Framingham State kicks off annual international movie series on Wednesday.
The bad news for film aficionados at Framingham State College?
Arthur Nolletti Jr., who initiated the school's film studies program, retired in July after teaching at the college for 38 years.
The good news for film aficionados everywhere?
Nolletti will continue to host the International Film Series he founded almost 35 years ago.
The series kicks off Wednesday with "Tokyo Sonata," (Japanese, 2008) directed by Kiyoshi Kurosawa. The lineup also includes "Tulpan," (Kazakhstan/Russia, 2008) directed by Sergei Dvortsevoy, on Oct. 21; "Katyn," (Poland, 2007) directed by Andrzej Wajda, on March 10; and "Cherry Blossoms," (Germany, 2008) directed by Doris Dorrie, on April 7.
All the films will be shown at 7 p.m. in the Dwight Performing Arts Center, 100 State St., on the Framingham State campus. Following each screening, Nolletti will lead a discussion of the evening's feature.
"Again I'm trying to find interesting foreign films to bring to the campus, especially from some new countries not represented before and some new filmmakers," says Nolletti. "It's that combination."
Filmgoers attending the Kurosawa movie expecting one of his horror movies will be in for a different kind of shock. "This is a director who has specialized in J-horror films, films like 'Cure' and 'Bright Future,' but this is his first attempt to extend beyond that genre," says Nolletti. "He's used some of that genre here, but he's basically working in the area of the home drama a very revered genre in Japanese film. Plus, he's dealing with a contemporary situation the worldwide recession."
Nolletti describes "Tokyo Sonata" as "a moving, unpredictable comedy-drama about a dysfunctional family trying to cope with harsh economic times.
"The head of the family has lost his job, but is too ashamed to tell his wife and two sons, who have their own secrets. All of these secrets are eventually revealed when the wife is (willingly) taken hostage, the oldest son heads off to Iraq, and the youngest son in the most positive act of all offers dazzling proof that art can take root even in the least likely soil."
The 119-minute film is in Japanese with English subtitles.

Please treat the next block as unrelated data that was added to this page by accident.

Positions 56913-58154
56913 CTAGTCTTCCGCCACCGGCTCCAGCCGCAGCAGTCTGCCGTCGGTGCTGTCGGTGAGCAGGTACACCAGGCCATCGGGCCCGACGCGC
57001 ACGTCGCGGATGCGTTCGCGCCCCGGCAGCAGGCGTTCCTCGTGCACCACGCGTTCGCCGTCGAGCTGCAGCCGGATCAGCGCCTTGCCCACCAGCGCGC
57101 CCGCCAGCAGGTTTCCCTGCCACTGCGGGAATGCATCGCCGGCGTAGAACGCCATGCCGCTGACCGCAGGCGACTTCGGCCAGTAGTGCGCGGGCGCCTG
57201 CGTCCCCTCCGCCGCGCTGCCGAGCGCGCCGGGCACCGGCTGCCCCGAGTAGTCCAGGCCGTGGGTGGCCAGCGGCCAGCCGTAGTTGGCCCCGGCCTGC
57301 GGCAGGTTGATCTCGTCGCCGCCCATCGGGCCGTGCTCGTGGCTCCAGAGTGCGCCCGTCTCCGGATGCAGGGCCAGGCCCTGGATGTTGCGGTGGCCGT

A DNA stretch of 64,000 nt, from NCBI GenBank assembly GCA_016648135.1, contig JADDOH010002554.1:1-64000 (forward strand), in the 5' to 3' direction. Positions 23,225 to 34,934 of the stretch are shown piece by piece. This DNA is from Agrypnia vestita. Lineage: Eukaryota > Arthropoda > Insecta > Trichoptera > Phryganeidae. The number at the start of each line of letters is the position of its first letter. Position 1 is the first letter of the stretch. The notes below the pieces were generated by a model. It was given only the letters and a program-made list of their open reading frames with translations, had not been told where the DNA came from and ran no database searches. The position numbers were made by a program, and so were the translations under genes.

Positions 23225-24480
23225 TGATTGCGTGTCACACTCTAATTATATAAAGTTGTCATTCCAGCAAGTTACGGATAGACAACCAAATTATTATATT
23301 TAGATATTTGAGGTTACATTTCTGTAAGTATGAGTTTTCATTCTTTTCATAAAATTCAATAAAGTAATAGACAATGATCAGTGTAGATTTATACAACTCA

"Tulpan," a Cannes Film Festival award-winner, marks the feature film debut of documentary filmmaker Dvortsevoy. "He uses documentary techniques to tell the story of a 20-year-old man from Kazakhstan who's returning home after serving in the Russian navy," says Nolletti. "It's a sweet film, a delightful film. There's actually a scene in it that's bound to become a classic of comedy."
Sorry, no revelations.
"Tulpan" is "both a fascinating study of the traditional lifestyle of nomadic shepherds in southern Kazakhstan and a gentle, often surreal comedy about a young man whose dream is to find a wife and tend his own flock of sheep," Nolletti continues. "Unfortunately, the sheep are not always cooperative, and the only eligible woman around is a proud beauty named Tulpan, which means 'tulip."'
The 100-minute film is in Kazakh and Russian with English subtitles.
"Katyn," notes Nolletti, has been acclaimed as the crowning achievement of Wajda's 60-year career. "Some people think it's somewhat old-fashioned in terms of its filmmaking technique, but it doesn't really matter," says Nolletti. "It seems to me after you've had a career like this man's had, you can call your own shots when it comes to style."
"Katyn" refers to the forest where the Soviets secretly massacred more than 20,000 Poles in 1940, then steadfastly denied their involvement for nearly 50 years. "Wajda interweaves a handful of stories that foreground not only individual suffering, but also extraordinary acts of courage," says Nolletti. "In the closing scene he also shows us as he must a few of the executions. Appropriately, they are accompanied by a subdued requiem chant; then the screen fades to black."
The 121-minute film is in Polish with English subtitles.
"Cherry Blossoms" represents an homage to Yasujiro Ozu's 1953 masterpiece "Tokyo Story."
"The reason I wanted to use this film is that the director has been fond of Japanese film and Japanese culture for many, many years," says Nolletti. "She's basically taken this Japanese classic and reworked it in a contemporary German setting."
"Cherry Blossoms" deals with a middle-aged couple who decide to visit their grown children in Berlin. The visit is motivated by the devastating news the wife learns, but keeps secret: her husband is terminally ill.
"Though indebted to Ozu for its central action, Dorrie's tale ultimately focuses on how a young Japanese butoh dancer helps the surviving spouse transcend grief and celebrate life as an ongoing process of self-discovery," says Nolletti.
The 124-minute film is in English, German and Japanese with English subtitles.
"I think each and every one of these films is extremely interesting for a variety of reasons and keep showing the vitality of what's going on in the international scene," Nolletti concludes.
For more information about the International Film Series or to order a subscription, call 508-626-4985 or e-mail email@example.com. The college Web site at www.framingham.edu/arts can be visited as well. Individual tickets are also available for $5.
The MetroWest Daily News